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I always felt, right after reading the original speculation, that Vit. D is a prophylactic rather than a cure. Firstly, you should have been taking this as a supplement already. So, if you have a decent amount of Vit. D taken as supplements cruising in your bloodstream; it is not going to prevent you from getting infected; but do two things: 1) maybe increase the viral load required for infection, 2) when infected the symptoms won't be as severe.

All these studies that you referenced don't seem to contradict this, or am I reading you wrong?

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I would note that in general, anyone taking Vitamin D3 regularly in amounts of say 4000 IU a day, would be well served to take Vitamin K2 (probably MK-4) and Magnesium as well. And look into a source of Vitamin A (cod liver oil).

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I'm 75 years old, and decrepit enough to be unable to what I used to. Vitamin D pills at Sam's cost pennies per day, hence I have been taking megadoses of it since June, 2020. No downside, possible benefits.

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The most obvious difference between Spain and Brazil is latitude, which we already know has an effect (for whatever reason).

What percentage of people in Spain vs. Brazil do you think have a vitamin D deficiency?

It is easy to hypothesize that vitamin D supplementation in Spain alleviated deficiencies in many patients, whereas in Brazil it was superfluous.

All your other critiques apply. But this seems relevant too.

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What is the explanation for 80%+ of Covid positive patients in Spain being vitamin D deficient? I would also like to see a regional analysis of Vitamin D deficiency rates in Brazil. Also, what about the 50 other studies? Overall this analysis seems a little weak, although the lack of enthusiasm from authoritative institutions is surprising.

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The post-symptom/post-positive RCTs that find a (gigantic!) effect use calcifediol - the form that oral cholecalciferol slowly turns into, over a ~week. The RCTs showing no effect use cholecalciferol, whose conversion into calcifediol won't outrace an infection. I don't blame some researchers for trying plain cholecalciferol - it's a cheap OTC supplement, and maybe megadoses would help! Meanwhile calcifediol is a prescription-drug, & expensive in the US. But assuming "assume that whichever doctors ran these [cholecalciferol] studies did not completely bungle them" is picking one set of researchers arbitrarily to respect, & ignoring the contrast signal between the two choices. Why not assume, conversely, that the researchers who tested calcifediol did not completely bungle their inclination to test something with distinct effects from cholecalciferol? (The effect sizes in the calcifediol studies are gigantic!)

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D3 needs to be taken with K2 (prevents kidney stones and other calcium mismanagement effects), magnesium (increases resorbtion) and A (reduces side effects from K2 related enzymes). It also needs to be taken with oil. And in small doses (5-20k IU/day) over a long time, megadoses like 200k IU will have way less resorbtion. I've read dozens of studies, even very recent ones, that showed side effects like kidney stones or artery calcification because K2 was ignored. Never ever assume the people doing these studies are aware of these problems, assume the opposite unless its expressly mentioned in the study. Keep that in mind when facing supposedly simple questions like "did they give an oil-soluble form/gelcap or the much cheaper dry form and if its the latter, did they give it with oil or fatty food". "Surely they couldn't have fucked up this badly"- yes they could lol.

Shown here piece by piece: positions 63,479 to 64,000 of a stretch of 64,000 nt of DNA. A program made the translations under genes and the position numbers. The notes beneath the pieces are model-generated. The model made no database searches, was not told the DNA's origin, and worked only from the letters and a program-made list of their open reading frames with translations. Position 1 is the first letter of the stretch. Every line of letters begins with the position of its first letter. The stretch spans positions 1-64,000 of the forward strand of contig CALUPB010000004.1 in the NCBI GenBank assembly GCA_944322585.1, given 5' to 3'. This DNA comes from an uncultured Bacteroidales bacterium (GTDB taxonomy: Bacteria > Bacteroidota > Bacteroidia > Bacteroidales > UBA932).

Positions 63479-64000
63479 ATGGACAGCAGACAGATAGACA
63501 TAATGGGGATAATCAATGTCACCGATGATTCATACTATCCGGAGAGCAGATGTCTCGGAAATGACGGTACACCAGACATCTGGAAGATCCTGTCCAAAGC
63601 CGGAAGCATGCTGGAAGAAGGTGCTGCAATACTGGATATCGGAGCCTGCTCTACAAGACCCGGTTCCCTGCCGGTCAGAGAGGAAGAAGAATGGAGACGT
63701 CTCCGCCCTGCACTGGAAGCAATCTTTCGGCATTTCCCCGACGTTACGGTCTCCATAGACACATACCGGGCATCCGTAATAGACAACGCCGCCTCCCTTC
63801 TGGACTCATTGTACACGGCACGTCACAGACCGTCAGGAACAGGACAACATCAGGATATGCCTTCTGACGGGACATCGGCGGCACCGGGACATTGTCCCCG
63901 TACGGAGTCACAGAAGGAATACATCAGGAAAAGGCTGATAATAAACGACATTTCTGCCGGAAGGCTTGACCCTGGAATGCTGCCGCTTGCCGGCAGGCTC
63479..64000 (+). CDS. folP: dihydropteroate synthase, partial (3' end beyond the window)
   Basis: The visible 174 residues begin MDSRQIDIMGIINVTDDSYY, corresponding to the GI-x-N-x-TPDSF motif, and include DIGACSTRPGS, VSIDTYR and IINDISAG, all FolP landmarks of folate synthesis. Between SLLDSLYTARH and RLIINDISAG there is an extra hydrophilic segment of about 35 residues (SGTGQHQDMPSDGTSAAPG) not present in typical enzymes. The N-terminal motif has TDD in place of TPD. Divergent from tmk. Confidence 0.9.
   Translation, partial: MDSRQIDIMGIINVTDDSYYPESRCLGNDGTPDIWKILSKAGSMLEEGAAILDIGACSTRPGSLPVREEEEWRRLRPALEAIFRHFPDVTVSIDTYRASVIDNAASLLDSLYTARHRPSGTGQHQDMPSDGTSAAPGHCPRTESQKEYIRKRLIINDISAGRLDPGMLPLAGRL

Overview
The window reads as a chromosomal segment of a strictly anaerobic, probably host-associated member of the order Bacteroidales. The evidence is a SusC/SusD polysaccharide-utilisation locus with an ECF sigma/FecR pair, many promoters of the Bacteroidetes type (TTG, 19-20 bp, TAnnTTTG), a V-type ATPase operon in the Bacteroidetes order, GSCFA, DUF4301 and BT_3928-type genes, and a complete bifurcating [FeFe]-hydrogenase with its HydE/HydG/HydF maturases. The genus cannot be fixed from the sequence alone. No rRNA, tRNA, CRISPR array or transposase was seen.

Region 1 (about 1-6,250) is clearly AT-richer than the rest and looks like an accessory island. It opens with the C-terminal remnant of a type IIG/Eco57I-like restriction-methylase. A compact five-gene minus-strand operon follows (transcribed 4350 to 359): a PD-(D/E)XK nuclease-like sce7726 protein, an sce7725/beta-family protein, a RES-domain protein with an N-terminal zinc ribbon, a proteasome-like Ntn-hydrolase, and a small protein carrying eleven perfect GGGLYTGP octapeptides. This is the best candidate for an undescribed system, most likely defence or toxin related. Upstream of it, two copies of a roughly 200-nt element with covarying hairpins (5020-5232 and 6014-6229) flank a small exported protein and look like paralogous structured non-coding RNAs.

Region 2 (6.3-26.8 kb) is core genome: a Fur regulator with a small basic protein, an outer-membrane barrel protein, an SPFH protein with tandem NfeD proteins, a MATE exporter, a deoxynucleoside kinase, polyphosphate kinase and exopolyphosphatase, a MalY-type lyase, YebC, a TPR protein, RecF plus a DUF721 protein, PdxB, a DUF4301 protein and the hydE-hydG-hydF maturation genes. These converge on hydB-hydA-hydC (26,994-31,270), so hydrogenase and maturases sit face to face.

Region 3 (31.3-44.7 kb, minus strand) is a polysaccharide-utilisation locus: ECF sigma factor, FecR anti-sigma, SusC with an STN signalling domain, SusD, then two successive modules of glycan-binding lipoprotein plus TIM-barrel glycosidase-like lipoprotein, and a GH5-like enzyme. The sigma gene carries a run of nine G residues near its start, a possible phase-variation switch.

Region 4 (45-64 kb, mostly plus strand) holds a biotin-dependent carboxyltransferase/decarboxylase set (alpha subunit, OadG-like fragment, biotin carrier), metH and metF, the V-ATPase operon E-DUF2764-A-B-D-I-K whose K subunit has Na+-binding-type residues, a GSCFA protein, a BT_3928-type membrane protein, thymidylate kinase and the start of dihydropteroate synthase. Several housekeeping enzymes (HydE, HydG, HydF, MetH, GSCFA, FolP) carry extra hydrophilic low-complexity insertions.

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I became a paid subscriber just to post this comment. Here is a hypothesis, which explains the seasonal variance and the latitude data without vitamin D.

Red light.

A very specific wavelength of red light penetrates the skin very deeply and is absorbed by the respiratory enzyme cytochrome c oxidase, which is involved in the electron transport chain in mitochondria, causing an increase in intracellular ATP.

Red light therapy aka low-level laser therapy cures a lot of weird problems. This specific wavelength of red light is also component of sunlight. We get more of it during summer and near the equator.

Vitamin D could be a red herring. Sunlight can do lots of other things too.

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Seasonality is an independent variable via temp and humidity, and one study neatly combined them in enthalpy, which you may remember from school! (How do I do hyperlinks?**)

You may find a bigger effect with selenium.

Vitamin D itself has no effect: it's levels in the blood of 25(OH)D3 and its metabolites that count.

The reason it doesn't work if vitamin D given after admission is that it takes 2 weeks for serum levels to rise, so that's way too late to do any good, so the Brazil study was pointless, and was anyway a preprint, and your "use in hospital" figure should maybe be lower than the other one. The Spanish study has the same problem and also didn't check serum levels at all (but did at least use calcifediol/25(OH)D3 ) and still found benefit! An even more metabolised form has been trialed in ICUs and that did indeed work better. Sorry can't find the trial now.